Since the days of the old west, shooters have enjoyed the economy of having one round usable in two different guns. Sharing ammo between a revolver and a lever-action rifle was a great concept.
Recently, Ruger came out with a Ruger LC Carbine, and following on the heels of their Ruger-5.7 pistol; it shoots the 5.7x28mm cartridge.
There are a few practical applications for being able to use the same rounds between guns, but does this still apply to the 5.7? We took the Ruger LC Carbine to the range to find out.
So follow along as we walk you through the specs, talk about the features, and evaluate its performance on the range.
Table of Contents
Pros & Cons
- Same ammo as Ruger-5.7 pistol
- Same magazine as Ruger-5.7 pistol
- One magazine
- Expensive ammo
The Bottom Line
The Ruger LC Carbine is an accurate, lightweight, and compact rifle chambered in 5.7x28mm. It ran reliably through our admittedly limited test and did so with the low recoil associated with the round.
Specs & Features
- Caliber: 5.7x28mm
- Capacity: 20+1
- Action: Blowback
- Length: 28.70″ – 30.60″
- Barrel Length: 16.25″
- Height: 6.35”
- Width: 2.5”
- Weight: 5.9 lbs.
- 16” fluted barrel
- Folding stock
- ½-28 TPI threaded barrel
Specification Source: Ruger
The 5.7 cartridge is, no doubt, an interesting round, and while it has been widely adopted around the world, there haven’t been a lot of firearms designed for its use. But Ruger added to that tally during SHOT Show 2019 with their Ruger-5.7 pistol.
Perhaps the natural evolution for Ruger was to then create a carbine that not only uses the same cartridge but also the same magazine.
The company used the Ruger PC Carbine as a touchstone, but there are a few notable departures.
Who Is It For?
The LC Carbine is a great option for people who want a lightweight, compact rifle that delivers accurate fire using the 5.7 round. If you are new to this ballistic Mighty Mouse, it’s worth checking out.
This gun makes the most sense for people who are already familiar with and invested in the 5.7 round. Those who already own a Ruger-5.7 would be the greatest beneficiaries because of the magazine compatibility between the guns.
Fit & Feel
There are some similarities to the PC Carbine, but it is lighter and shorter. The charging handle is situated similarly to the PCC though the controls are very different.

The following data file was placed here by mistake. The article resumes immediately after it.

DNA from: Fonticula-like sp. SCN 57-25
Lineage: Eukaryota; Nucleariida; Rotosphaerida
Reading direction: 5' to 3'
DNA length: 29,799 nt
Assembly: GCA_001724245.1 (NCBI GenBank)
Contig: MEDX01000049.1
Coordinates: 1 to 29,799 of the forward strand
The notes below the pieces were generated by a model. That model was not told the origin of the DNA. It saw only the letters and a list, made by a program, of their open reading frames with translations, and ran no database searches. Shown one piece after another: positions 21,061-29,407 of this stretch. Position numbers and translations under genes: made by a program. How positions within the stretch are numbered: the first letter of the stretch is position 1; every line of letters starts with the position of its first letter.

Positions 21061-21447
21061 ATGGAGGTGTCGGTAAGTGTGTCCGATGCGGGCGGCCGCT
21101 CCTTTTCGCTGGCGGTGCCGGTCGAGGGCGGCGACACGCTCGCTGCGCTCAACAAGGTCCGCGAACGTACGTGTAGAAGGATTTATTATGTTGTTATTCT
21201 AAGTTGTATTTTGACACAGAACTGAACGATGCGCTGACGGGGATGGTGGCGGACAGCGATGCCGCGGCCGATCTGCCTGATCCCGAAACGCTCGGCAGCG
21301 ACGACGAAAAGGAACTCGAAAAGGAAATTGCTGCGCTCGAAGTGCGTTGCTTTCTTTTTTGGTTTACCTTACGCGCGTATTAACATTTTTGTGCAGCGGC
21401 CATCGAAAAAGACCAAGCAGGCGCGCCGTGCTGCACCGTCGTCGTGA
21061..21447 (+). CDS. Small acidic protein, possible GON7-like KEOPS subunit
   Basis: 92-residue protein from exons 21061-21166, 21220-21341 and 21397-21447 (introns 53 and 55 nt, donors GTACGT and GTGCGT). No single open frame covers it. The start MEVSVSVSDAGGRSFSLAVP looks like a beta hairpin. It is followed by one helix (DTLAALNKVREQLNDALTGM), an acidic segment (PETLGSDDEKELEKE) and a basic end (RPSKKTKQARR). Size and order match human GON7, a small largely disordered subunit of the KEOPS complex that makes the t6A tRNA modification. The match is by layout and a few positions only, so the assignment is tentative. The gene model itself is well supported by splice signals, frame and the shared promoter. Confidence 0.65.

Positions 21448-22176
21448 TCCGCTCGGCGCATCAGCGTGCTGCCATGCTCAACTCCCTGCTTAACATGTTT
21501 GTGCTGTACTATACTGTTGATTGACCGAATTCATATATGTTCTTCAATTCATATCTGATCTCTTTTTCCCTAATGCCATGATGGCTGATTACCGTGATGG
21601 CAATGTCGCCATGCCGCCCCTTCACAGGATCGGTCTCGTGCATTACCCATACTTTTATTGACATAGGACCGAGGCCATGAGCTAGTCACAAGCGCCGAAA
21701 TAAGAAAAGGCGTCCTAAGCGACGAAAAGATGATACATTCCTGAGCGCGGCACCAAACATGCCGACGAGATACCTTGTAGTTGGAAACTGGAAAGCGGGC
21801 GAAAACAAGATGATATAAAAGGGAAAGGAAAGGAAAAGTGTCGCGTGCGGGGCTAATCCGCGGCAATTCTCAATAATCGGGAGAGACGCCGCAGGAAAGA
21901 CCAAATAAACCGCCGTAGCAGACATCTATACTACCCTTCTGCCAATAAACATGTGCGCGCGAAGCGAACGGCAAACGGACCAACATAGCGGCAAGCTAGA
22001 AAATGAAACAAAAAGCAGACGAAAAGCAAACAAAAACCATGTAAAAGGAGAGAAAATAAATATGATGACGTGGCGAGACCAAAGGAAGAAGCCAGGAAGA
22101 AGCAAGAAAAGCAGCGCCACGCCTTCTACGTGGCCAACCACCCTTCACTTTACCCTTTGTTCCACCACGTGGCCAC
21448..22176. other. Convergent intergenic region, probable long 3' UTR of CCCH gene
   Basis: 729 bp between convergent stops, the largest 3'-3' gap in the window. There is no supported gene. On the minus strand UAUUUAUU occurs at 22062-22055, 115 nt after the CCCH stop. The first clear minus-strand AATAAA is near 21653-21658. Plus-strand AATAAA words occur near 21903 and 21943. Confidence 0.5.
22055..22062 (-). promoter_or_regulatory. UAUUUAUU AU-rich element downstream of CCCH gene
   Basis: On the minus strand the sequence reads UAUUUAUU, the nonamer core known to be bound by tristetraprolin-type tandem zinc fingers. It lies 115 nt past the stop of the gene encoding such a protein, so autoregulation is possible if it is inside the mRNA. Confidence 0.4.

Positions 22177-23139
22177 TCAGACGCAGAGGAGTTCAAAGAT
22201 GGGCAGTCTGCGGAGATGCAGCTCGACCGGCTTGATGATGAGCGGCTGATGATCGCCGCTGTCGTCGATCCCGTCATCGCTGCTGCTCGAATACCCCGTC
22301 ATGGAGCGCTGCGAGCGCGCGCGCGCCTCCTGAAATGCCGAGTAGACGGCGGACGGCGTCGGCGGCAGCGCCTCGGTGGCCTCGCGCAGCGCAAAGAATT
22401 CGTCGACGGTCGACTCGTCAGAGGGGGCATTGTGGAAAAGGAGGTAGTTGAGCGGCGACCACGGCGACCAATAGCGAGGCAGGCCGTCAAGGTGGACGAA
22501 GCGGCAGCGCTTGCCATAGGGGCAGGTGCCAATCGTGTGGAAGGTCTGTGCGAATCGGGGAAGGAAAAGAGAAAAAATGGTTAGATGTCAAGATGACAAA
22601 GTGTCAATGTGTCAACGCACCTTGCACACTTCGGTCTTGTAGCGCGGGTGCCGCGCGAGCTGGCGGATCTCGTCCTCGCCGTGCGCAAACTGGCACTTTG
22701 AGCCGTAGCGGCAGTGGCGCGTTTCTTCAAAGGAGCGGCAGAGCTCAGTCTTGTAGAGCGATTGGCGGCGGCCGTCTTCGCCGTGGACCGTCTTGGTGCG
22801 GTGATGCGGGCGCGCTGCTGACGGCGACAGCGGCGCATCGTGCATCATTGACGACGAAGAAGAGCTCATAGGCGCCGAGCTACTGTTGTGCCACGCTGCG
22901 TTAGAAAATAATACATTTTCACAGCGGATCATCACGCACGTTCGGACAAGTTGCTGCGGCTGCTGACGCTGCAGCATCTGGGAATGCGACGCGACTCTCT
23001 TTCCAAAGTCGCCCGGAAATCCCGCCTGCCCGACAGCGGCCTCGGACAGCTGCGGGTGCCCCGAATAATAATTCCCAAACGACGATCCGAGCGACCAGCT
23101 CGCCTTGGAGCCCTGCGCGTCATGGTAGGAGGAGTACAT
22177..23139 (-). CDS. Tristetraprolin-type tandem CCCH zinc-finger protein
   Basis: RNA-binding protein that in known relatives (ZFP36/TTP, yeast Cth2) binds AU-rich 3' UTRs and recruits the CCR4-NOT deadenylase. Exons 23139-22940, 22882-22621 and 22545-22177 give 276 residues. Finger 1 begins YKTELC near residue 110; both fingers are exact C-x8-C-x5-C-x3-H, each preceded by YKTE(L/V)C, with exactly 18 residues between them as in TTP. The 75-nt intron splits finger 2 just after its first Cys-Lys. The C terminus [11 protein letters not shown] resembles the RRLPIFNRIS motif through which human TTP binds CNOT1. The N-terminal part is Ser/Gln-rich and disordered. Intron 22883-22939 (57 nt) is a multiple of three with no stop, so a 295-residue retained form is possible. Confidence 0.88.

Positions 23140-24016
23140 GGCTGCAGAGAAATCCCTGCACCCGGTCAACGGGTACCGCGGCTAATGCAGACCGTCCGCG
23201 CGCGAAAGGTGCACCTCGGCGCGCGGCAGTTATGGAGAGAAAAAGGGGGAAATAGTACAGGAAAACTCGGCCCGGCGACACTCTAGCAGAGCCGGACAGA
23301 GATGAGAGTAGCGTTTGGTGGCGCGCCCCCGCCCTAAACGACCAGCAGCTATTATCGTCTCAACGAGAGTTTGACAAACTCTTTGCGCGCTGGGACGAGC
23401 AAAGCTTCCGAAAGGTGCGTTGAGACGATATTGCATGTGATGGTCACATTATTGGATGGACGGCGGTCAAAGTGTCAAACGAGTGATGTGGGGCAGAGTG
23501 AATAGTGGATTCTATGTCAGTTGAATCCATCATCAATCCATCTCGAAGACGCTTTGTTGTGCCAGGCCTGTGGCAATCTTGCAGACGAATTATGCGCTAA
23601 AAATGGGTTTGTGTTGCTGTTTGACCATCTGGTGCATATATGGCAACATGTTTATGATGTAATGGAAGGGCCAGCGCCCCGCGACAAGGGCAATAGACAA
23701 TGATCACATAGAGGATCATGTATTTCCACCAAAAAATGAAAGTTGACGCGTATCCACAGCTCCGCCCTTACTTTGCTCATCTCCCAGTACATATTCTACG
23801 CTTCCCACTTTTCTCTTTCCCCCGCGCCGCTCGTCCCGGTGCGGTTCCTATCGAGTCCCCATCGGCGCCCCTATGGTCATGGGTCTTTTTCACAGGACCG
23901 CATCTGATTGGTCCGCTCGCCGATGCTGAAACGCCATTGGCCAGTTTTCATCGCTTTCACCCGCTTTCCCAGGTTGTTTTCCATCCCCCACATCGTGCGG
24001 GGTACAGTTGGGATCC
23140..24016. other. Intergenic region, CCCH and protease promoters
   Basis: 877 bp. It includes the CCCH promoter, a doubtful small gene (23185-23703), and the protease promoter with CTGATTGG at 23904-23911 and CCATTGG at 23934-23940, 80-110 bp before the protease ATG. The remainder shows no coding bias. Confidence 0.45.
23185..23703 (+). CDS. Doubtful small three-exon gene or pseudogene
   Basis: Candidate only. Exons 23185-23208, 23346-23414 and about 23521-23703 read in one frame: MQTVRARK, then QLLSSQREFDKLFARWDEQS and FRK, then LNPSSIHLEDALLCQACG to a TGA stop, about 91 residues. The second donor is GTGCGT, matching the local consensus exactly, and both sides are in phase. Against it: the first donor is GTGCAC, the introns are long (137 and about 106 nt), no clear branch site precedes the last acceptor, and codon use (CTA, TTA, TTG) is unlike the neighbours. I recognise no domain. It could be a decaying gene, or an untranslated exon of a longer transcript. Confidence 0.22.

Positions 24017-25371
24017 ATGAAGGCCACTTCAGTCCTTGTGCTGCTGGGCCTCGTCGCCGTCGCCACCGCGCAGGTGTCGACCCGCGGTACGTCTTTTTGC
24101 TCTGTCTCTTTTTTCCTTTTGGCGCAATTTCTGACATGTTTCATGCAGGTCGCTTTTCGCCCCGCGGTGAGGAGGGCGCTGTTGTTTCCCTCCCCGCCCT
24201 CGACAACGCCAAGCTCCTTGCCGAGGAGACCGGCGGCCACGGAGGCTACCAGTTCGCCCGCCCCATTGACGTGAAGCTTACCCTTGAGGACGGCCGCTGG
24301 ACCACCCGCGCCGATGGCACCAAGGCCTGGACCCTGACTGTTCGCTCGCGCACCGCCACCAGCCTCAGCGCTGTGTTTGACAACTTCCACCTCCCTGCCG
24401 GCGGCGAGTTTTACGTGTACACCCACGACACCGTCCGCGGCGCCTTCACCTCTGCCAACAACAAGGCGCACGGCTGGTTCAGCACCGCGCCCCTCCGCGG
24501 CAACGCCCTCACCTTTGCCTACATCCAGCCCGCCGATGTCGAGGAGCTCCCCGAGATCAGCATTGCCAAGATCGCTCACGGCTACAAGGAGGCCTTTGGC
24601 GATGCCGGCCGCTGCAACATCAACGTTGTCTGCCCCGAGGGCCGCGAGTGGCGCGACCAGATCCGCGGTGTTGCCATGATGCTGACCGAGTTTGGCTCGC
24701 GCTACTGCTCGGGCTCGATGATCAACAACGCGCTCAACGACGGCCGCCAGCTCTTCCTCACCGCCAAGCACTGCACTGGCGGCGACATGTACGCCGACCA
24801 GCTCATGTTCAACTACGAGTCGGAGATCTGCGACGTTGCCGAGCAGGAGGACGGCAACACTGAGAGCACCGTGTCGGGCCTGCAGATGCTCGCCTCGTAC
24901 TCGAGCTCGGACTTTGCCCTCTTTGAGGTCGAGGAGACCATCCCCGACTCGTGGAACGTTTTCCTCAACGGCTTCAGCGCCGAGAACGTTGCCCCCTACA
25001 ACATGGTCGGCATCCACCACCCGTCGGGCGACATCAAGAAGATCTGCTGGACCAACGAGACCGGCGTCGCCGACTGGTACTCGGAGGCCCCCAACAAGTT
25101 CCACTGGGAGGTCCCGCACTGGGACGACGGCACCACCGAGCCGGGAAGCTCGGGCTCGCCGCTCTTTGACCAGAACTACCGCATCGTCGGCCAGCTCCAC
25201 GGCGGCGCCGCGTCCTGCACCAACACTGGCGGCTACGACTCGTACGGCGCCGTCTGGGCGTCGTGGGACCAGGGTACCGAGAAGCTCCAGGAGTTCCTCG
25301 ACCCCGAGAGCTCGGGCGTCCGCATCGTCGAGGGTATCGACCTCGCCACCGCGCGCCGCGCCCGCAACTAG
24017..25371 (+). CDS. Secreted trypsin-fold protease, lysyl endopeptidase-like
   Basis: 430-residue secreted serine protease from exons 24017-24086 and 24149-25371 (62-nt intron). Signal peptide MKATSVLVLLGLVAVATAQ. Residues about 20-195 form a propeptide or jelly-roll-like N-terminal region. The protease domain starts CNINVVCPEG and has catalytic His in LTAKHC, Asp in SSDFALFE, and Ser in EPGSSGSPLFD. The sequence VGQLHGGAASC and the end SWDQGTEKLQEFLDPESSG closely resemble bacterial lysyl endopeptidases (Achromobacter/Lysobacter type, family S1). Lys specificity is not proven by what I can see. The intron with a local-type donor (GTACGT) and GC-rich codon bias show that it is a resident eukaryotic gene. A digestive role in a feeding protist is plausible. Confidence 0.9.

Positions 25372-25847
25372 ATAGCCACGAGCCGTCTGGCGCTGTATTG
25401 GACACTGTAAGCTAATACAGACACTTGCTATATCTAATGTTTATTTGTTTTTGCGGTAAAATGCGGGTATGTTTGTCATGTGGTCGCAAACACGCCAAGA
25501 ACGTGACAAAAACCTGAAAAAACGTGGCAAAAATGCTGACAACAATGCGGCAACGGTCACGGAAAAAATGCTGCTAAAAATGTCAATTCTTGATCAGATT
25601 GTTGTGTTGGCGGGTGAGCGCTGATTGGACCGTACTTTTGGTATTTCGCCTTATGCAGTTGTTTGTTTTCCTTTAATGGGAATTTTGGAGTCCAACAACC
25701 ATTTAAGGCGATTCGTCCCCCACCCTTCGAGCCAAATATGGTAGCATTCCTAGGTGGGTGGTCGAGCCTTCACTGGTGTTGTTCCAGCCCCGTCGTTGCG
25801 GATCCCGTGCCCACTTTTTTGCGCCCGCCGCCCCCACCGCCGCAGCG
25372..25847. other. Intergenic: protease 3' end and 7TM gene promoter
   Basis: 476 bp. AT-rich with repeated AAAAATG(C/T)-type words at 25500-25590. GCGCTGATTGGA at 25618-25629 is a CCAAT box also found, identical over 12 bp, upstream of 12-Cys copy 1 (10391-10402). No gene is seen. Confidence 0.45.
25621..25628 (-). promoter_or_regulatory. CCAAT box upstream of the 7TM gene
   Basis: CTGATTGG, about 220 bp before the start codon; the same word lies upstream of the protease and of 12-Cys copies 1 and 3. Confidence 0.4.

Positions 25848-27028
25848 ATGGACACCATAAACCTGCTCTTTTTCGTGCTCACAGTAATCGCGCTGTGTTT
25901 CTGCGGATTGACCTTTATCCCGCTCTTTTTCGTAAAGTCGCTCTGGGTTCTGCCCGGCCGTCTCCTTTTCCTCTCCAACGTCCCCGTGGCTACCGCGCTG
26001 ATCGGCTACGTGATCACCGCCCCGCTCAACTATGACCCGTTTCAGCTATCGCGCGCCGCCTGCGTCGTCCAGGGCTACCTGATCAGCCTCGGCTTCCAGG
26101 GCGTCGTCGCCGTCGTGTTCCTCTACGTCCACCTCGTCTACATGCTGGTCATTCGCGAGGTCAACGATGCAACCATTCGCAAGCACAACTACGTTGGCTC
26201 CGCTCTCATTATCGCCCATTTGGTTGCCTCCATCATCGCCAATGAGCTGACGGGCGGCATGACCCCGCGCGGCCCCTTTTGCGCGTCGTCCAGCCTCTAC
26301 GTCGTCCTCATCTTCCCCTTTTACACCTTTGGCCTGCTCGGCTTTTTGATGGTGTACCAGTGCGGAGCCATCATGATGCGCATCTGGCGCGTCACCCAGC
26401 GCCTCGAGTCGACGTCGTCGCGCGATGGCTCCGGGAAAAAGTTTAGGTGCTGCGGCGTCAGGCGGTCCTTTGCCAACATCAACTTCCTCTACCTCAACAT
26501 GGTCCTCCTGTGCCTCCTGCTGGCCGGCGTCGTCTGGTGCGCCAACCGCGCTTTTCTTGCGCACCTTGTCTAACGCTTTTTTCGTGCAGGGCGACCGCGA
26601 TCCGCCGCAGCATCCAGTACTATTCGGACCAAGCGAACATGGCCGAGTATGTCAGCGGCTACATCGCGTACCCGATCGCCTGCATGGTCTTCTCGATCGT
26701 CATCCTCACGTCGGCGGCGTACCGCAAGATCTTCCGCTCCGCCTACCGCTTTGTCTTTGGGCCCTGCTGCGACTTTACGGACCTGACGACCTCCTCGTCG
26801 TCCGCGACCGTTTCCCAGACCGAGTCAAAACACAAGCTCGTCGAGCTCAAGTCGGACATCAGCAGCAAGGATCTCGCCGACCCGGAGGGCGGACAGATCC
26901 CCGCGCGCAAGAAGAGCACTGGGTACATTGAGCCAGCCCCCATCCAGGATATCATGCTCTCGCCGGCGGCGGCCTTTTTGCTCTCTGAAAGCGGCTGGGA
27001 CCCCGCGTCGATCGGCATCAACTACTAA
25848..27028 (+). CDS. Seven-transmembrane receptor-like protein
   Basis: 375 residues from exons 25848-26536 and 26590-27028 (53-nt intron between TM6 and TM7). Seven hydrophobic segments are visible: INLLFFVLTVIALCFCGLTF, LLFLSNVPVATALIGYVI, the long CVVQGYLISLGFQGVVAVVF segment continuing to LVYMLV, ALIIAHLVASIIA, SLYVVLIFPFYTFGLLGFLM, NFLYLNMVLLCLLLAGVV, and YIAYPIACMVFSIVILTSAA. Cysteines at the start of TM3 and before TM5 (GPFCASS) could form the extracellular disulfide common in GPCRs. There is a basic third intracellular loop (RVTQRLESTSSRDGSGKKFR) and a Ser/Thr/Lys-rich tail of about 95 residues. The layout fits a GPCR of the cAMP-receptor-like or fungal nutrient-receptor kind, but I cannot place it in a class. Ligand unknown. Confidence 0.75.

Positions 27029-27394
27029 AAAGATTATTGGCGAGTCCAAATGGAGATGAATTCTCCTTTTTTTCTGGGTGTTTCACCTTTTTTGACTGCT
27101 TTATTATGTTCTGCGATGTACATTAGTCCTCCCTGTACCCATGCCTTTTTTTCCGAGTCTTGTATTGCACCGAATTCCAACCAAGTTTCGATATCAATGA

The rifle is well balanced, and the aluminum receiver is reminiscent of Ruger’s 5.7 pistol, which flows into the forend, complete with M-LOK on the sides and bottom.
A Picatinny rail runs the entire length of the gun from the receiver down to the muzzle.
The trigger has a couple of millimeters of travel before breaking, just under 4 pounds on average. Reset is soft but audible and tactile, happening near the full return of the bow.
Details like the fluted barrel demonstrate Ruger’s intention to keep the weight down. The overall impression is one of good quality.
The ergos of the LC Carbine are good, perhaps better than Ruger’s pistol in the same caliber. While the grip is identical, the paddle-like safety is reminiscent of a 1911.
The long length of this device is well suited to allowing different-sized hands to engage it wherever it comes naturally. The safety is located on both sides of the gun.
One improvement over the pistol for the LC Carbine is the magazine release. On the pistol, this is a push button located at the notch between the trigger guard and grip.
Considering the distance from the backstrap to this point (caused by the long 5.7 round), it can be tough to reach for smaller hands without adjusting grip.
The carbine has an extended mag release lever that expands toward the backstrap allowing a wider range of hand sizes to reach it. This is also ambidextrous but can be swapped for the original button.
I preferred the charging handle on the left side though it, too, is reversible. Finally, the stock can be converted to fold either direction.
How Does It Shoot?